If you are a beginner, you might find that you can learn more easily with fewer keys—maybe 76 or 61. When pianists start out with lessons, most of their tunes are played on the keys located near the center of the keybed. With that in mind, it is likely that you would not even notice that you didn’t have all 88 keys.
Often, those keyboards that have only 61 keys feature learning software that is easy to understand. Take the Casio LK-164 for an example, it has only 61 keys, but they illuminate to help the pianist learn correct hand positioning.
Therefore, fewer keys might actually be an advantage. Once you have learned piano basic, you can purchase a piano with the standard 88 keys.
When purchasing a piano with a keybed that has fewer than 88 keys, the missing keys are taken from the extreme high and low ends.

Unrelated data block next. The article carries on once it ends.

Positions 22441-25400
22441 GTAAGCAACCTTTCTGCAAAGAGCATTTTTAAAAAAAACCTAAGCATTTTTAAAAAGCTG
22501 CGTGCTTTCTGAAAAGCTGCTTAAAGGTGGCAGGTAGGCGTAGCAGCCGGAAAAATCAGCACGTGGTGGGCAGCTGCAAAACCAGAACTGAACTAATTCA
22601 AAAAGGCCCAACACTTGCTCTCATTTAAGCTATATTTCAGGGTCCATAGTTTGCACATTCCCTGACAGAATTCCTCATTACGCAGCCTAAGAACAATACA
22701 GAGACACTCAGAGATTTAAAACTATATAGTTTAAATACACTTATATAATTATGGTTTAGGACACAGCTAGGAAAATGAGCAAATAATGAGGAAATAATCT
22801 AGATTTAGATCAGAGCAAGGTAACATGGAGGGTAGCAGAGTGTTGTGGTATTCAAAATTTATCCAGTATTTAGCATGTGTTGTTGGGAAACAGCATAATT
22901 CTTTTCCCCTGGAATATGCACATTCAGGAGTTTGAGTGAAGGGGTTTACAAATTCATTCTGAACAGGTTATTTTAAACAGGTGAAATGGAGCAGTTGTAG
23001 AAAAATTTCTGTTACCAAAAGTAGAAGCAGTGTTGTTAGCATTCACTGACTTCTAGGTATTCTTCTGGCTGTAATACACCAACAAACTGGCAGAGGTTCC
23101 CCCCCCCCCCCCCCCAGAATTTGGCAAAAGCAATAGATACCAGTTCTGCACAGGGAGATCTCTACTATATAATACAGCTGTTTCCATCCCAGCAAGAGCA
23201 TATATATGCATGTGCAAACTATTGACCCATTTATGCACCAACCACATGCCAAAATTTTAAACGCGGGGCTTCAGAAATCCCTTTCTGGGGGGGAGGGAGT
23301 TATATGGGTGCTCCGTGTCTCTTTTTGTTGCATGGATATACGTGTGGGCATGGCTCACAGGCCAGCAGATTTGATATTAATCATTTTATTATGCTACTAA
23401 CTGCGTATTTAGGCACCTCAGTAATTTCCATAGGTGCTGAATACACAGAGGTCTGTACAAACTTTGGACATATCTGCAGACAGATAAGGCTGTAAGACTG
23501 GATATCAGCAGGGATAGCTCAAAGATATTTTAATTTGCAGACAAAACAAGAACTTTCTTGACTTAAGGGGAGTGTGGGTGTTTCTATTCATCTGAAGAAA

Purchase a Piano that has Weighted Keys
When a keybed has weighted keys, the pianist gets the same feel as if they were striking a key on an acoustic piano. On an acoustic piano, when a key is pressed, a felt hammer strikes a string inside the piano.
This feeling is replicated by a digital piano. This is a feature that many digital piano purchasers want. Even though each piano differs from another, a digital piano that lacks weighted key will not feel like the real deal! Now, keep in mind, a digital piano without weighted keys may not be a bad deal. However, you will likely feel that the piano feels cheap when you play it.